A lesson for vloggers, Part 2

THE GAME OF MY LIFE - Bill Velasco - The Philippine Star

In broadcast news, minutes matter. Whoever breaks a story first gets the scoop and has the right to call it an exclusive. This is what builds credibility for any news organization. What’s even more powerful is having exclusive access to a major news source. That is usually the product of trust or friendship built over years. However, not everything is fair game. And in the case of rights ownership to live sporting events and tournaments, the network which paid for the rights can hoard all the news attendant to the event as well as the actual event coverage itself. No one else can show the event, game, match or tournament in its entirety. Violating those rights may be grounds for charges to be filed.

Just to summarize, in Saturday’s column, The STAR reported that a few weeks ago, a vlogger recorded an important boxing championship even after being forbidden to. He then uploaded it onto his YouTube channel, preempting the official broadcast of the event and costing the organizers money, He supposedly apologized and took down the bootleg video, which had gotten over a million views.

But there are actually important components to a proper apology. First, the offending party must sincerely acknowledge fault and apologize to the offended. Secondly, he must promise not to repeat the behavior. Lastly, he must offer to make reasonable restitution. The catch is that the aggrieved party has the choice whether or not to accept the apology. Unfortunately, in that true-to-life case this writer exposed last Saturday, not all of those conditions were met. Worse, the vlogger has apparently persisted with this behavior for a while now.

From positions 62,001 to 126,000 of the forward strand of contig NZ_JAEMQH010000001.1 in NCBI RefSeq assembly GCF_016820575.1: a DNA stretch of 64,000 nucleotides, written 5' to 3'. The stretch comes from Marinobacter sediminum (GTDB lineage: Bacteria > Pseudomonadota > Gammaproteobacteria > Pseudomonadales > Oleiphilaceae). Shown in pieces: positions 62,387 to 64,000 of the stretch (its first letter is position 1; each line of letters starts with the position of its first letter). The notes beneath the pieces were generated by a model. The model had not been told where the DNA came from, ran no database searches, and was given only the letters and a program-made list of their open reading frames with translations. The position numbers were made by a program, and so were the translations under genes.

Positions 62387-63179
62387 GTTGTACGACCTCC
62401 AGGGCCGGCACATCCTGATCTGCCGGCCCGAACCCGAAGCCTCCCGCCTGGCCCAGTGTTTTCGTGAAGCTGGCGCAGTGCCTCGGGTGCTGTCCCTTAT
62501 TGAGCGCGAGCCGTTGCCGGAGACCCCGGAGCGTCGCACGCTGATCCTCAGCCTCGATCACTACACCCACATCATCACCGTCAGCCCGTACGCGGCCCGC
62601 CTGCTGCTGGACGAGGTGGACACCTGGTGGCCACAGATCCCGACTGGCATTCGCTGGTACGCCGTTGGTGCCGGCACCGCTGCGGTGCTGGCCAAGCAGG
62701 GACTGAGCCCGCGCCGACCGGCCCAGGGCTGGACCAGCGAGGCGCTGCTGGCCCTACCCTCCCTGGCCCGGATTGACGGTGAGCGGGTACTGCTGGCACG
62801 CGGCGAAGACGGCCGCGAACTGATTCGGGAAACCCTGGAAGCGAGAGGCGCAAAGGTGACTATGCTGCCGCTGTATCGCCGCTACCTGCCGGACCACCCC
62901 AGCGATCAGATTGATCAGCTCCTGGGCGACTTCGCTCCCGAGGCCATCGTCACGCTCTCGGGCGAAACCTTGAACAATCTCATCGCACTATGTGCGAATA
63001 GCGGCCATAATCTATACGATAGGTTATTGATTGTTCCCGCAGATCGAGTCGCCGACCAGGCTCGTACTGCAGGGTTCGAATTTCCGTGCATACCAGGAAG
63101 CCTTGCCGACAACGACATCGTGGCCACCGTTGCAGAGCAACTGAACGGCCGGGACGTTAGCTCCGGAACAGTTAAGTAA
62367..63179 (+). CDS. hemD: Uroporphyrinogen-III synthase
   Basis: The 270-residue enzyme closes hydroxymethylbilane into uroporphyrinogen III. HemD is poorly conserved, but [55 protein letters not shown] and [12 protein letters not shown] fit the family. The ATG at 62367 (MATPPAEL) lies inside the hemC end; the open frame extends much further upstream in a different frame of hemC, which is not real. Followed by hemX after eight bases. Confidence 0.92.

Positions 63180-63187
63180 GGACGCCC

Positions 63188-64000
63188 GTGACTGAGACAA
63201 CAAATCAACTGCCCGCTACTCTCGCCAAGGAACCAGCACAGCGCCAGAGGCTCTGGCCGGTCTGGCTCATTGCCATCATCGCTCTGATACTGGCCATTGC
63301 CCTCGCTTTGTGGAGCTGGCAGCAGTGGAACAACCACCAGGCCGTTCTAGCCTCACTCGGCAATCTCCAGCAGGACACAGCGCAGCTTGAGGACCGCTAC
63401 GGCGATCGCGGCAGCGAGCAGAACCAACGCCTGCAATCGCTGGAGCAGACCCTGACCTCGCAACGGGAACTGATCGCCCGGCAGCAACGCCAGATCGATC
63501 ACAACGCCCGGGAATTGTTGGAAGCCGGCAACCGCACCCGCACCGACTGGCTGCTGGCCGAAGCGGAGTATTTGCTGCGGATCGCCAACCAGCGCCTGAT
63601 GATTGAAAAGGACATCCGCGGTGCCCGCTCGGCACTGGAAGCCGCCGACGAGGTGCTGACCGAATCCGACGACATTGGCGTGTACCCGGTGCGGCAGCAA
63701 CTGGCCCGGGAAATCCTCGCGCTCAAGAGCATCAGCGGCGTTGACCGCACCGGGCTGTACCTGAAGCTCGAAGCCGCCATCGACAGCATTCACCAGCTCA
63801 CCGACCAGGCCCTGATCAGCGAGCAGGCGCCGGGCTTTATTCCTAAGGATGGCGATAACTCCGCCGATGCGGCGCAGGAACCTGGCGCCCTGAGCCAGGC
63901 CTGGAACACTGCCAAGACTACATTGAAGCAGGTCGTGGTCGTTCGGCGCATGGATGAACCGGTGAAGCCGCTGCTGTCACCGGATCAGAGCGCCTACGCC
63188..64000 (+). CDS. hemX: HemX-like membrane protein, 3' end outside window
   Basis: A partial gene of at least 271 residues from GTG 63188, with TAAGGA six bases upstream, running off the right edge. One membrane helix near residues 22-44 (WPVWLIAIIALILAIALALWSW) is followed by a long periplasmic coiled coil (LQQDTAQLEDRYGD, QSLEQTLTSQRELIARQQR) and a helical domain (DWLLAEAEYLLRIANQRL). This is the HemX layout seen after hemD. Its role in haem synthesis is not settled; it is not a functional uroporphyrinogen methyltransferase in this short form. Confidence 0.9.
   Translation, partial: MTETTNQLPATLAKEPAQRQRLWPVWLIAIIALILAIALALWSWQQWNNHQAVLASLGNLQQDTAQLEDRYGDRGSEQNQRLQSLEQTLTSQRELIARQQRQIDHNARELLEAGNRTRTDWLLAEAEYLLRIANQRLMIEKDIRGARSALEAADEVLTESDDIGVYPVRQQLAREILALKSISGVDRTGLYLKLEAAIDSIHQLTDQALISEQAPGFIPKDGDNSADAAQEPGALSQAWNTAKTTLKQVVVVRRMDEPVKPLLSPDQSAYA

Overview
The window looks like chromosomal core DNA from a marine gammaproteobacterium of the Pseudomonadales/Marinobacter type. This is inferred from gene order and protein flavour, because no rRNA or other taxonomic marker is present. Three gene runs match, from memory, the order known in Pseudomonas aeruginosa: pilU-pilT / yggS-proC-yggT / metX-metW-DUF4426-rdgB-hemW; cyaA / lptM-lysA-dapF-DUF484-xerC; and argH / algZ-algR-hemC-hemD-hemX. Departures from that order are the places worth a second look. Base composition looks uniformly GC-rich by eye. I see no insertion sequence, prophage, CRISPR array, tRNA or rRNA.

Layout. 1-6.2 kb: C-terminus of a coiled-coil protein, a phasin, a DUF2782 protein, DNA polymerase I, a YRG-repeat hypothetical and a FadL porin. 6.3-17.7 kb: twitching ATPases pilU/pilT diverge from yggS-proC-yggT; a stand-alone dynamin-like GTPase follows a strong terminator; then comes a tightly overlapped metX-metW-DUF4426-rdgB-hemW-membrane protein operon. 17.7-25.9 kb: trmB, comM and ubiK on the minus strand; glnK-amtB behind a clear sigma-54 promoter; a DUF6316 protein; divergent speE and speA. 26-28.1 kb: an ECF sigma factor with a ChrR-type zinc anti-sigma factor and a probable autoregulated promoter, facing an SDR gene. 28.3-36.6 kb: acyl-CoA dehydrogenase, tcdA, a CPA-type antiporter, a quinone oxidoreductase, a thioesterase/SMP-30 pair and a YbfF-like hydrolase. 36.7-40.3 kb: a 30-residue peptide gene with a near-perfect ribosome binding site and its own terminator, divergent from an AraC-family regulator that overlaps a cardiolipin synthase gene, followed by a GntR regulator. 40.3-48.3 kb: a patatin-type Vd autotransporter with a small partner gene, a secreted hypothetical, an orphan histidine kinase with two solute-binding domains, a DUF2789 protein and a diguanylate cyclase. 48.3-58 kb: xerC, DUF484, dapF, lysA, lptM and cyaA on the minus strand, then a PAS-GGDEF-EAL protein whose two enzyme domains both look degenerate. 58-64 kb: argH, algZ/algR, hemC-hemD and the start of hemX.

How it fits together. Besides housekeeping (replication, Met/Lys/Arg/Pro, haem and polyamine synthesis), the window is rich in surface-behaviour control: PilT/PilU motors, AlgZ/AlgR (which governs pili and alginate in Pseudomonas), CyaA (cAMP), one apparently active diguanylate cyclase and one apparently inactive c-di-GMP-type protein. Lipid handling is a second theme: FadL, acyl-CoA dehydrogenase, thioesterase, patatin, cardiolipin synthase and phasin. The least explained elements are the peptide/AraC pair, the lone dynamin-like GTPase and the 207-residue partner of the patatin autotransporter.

“That guy’s really hard-headed. He tried to pull off a similar stunt during one of our boxing cards,” revealed the former producer for a local sports broadcasting network. “We said no. The only difference in our case was that the card aired live, so he had no leverage.”

On top of this unrepentant and unprofessional behavior, the offender is now telling the aggrieved party to “move on”as if it were merely a petty squabble, a poor attempt to avoid culpability. What he may not know is that the offended parties have a full seven years within the statute of limitations to file cases against him. As one retired professor who is also a sportscaster commented, this would be a good case for a media law class. Sadly, this is not an isolated incident, either, but is quite rampant in the Philippines.

“I attempted last year to launch my YouTube channel, but just minutes after it (exclusive Pacquiao interview) was posted, so many copied (local and overseas vloggers) the interview and they passed it off as theirs,” revealed long-time boxing print journalist Nick Giongco, who has been covering Manny Pacquiao for roughly two decades. “Many boxing vloggers are actually just fanboys.“

“There should be freedom on the ingenuity of artists, media practitioners, and “content creators,” but the output of their creativeness through “hard work” should never be at the expense of stirring up nuisance,” adds combat sports journalist and TV producer Nissi Icasiano.

There are dozens of purported content creators who get millions of views with stolen and rehashed boxing and mixed martial arts content, probably more. It’s time that the Nation Bureau of Investigation’s Cyber Crime Unit and other authorities clamp down on them to protect true creators and journalists. It’s gone on too long and caused too much harm to people’s livelihoods already.

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